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Dr. Mahlon Hoagland dies at 87; scientist helped discover how cells build proteins

October 17, 2009|Thomas H. Maugh II

Dr. Mahlon Hoagland, who helped unravel the mystery of how cells build proteins by discovering a molecule that brings individual amino acids to growing protein chains and who spent the latter part of his career explaining biology to the public in a series of well- received books, died Sept. 18 at his home in Thetford, Vt. He was 87.

He had been suffering from cardiovascular disease and kidney failure and chose to abstain from food and drink to die peacefully, lingering for nine days with his family at hand.

A physician turned biochemist, Hoagland was a key participant in the heady days during which the role of DNA in the cell finally became clear. Working with Paul C. Zamecnik at Massachusetts General Hospital, he discovered transfer RNA, commonly called tRNA, a key player in the complex process by which genetic information contained in DNA is translated into proteins, the functional and structural components of cells.

"He and Zamecnik deserved to win the Nobel Prize for their fundamental work on tRNA," said biologist James Watson, who shared the Nobel with Francis Crick for discovering the structure of DNA.

For The Record
Los Angeles Times Tuesday, October 27, 2009 Home Edition Main News Part A Page 4 National Desk 1 inches; 45 words Type of Material: Correction
Hoagland obituary: An obituary of biochemist Mahlon Hoagland in Section A on Oct. 17 said that James Watson and Francis Crick shared the 1962 Nobel Prize in physiology or medicine for discovering the structure of DNA. Maurice Wilkins also shared in the prize that year.

When Hoagland began working at Massachusetts General in the early 1950s, Zamecnik had already developed a cell-free system from rat livers that could synthesize proteins. When the pair added radioactively labeled amino acids to the system, they discovered that radioactivity was soon found throughout the mixture. But when they stopped the process quickly, they observed that it was concentrated in large structures called ribosomes, which were soon identified as the site of protein synthesis.

In 1956, they reported that amino acids to be added to the growing protein chain had to be activated so they could form a chemical bond with the chain. They found that this activation involved adding adenosine triphosphate, or ATP, to the amino acid, making it highly reactive.

Two years later, they reported the discovery of tRNA, which binds to individual amino acids, marking them for identification by the ribosomal machinery so the correct amino acid is added at each stage of construction. In 1960, Nobel laureate Sydney Brenner showed that genetic information was ferried from nuclear DNA to the ribosome by a different molecule, called messenger RNA, completing our understanding of the process.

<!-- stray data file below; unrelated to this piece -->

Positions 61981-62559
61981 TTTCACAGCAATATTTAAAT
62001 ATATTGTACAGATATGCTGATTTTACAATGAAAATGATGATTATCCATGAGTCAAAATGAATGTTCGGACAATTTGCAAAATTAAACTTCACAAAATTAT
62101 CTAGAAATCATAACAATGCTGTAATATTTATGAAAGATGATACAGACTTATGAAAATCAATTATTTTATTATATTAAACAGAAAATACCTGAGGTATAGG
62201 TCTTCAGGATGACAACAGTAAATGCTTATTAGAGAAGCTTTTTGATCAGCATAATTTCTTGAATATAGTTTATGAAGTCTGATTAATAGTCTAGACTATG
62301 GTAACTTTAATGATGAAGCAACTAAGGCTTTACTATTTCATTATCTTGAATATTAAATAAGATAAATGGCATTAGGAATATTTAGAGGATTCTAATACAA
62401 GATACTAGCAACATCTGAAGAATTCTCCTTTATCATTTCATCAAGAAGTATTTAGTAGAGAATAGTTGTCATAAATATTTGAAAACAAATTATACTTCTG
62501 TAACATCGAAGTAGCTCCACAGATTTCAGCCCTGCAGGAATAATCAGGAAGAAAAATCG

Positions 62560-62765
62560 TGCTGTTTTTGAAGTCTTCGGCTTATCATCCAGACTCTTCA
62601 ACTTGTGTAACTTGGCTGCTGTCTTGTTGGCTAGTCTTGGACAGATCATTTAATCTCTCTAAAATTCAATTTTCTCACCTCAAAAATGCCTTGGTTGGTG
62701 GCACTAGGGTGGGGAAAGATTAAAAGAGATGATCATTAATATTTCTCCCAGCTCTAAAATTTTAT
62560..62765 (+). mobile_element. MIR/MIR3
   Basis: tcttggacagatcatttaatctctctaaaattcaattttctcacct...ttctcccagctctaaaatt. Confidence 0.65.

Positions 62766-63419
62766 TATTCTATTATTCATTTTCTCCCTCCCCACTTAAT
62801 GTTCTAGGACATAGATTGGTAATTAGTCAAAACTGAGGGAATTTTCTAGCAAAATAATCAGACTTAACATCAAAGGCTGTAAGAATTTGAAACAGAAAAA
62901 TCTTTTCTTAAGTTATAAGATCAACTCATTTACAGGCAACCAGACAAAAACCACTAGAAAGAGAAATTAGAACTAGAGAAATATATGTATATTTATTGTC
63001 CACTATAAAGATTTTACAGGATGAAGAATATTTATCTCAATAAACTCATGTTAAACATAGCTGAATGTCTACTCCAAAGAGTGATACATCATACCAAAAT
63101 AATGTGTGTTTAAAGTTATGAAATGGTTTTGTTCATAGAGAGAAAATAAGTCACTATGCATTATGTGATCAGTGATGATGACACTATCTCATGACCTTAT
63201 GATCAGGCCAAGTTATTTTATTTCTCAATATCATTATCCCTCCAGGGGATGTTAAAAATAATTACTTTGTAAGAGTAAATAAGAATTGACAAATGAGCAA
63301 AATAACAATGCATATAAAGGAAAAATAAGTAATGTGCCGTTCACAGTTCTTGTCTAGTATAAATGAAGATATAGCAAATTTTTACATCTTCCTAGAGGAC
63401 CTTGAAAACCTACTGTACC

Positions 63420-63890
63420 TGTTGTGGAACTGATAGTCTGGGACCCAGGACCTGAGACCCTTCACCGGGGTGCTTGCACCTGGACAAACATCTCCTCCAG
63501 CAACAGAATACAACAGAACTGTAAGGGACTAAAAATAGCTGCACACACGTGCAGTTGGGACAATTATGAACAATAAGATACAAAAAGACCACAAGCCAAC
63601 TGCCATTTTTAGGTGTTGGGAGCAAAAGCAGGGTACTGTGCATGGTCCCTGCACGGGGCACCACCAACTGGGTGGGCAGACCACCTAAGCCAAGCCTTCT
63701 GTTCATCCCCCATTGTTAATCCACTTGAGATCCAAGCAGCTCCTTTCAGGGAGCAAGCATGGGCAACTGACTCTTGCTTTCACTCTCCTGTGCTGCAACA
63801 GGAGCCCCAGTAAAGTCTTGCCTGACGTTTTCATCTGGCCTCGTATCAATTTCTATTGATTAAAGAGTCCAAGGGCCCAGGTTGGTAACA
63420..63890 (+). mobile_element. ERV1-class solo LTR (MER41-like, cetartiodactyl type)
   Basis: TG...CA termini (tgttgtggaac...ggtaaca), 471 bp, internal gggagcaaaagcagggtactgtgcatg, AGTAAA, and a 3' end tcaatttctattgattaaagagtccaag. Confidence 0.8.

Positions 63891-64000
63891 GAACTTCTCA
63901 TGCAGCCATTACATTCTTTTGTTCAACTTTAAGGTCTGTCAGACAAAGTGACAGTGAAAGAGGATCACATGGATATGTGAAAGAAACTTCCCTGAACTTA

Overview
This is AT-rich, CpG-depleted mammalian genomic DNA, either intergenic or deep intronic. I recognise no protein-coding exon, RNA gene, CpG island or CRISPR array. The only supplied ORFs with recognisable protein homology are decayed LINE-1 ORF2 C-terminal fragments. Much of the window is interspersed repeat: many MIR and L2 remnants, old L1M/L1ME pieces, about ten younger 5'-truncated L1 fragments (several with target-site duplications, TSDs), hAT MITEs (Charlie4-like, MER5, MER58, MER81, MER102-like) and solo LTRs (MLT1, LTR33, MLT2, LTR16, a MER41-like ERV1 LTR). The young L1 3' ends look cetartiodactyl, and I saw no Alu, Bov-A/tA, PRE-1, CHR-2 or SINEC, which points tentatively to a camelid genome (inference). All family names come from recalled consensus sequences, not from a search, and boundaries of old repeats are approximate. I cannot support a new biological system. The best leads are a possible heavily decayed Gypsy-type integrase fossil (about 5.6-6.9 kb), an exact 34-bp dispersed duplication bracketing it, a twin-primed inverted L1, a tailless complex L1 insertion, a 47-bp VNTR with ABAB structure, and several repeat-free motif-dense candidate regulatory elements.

In his later career, Hoagland studied the carcinogenic effects of beryllium, the biosynthesis of coenzyme A and the mechanisms by which the liver is regenerated.

Mahlon Bush Hoagland was born Oct. 5, 1921, in Boston. His father was Hudson Hoagland, who, with Gregory Pincus, co-founded the institution now known as the Worcester Foundation for Experimental Biology. Noting the amount of time his father spent embroiled in research, young Mahlon decided to become a physician instead, enrolling in Williams College, then transferring to Harvard University after a year.

Because of the war needs, he was placed in a program that allowed him to enter medical school without getting his undergraduate degree, and he received his M.D. in 1948. He had planned to become a surgeon, but a bout with tuberculosis not only kept him out of the military, it also shunted his career plans toward research. He joined Massachusetts General after his graduation.

In 1970, he moved to the Worcester Foundation, where he served as scientific director for 15 years before retiring in 1985.

In the mid-1970s, Hoagland organized a group of distinguished scientists, including several Nobel laureates, who descended on Congress to argue that funding basic research was the best way to ensure medical advances. The effort led to increases in support for such fundamental research.

Hoagland had always argued that teaching was as crucial to scientific advancement as research and had disparaged many textbooks as needlessly complicated. After retiring, he teamed with artist Bert Dodson to create "The Way Life Works," which combines whimsical watercolors with concise explanations of scientific discovery and received the American Medical Writers Book Award in 1996. A follow-up textbook was titled "Exploring the Way Life Works." He also wrote four other books on biology for the general reader.

A talented sculptor of wood, Hoagland produced more than 40 pieces, many of which showed women climbing on various objects. One creation was a DNA double helix with children climbing up the spirals.

His 1943 marriage to Elizabeth Stratton, which produced four children, ended in divorce. He subsequently married bookseller Olley Virginia Jones, who died earlier this year. A daughter, Susan, died in 1973.

He is survived by two daughters, Judy Hauck of Wilmot, N.H., and Robin Hoy of Brunswick, Ga.; a son, Mahlon "Jay" Hoagland Jr. of Rockport, Maine; five stepchildren; four grandchildren; and two great-grandchildren.


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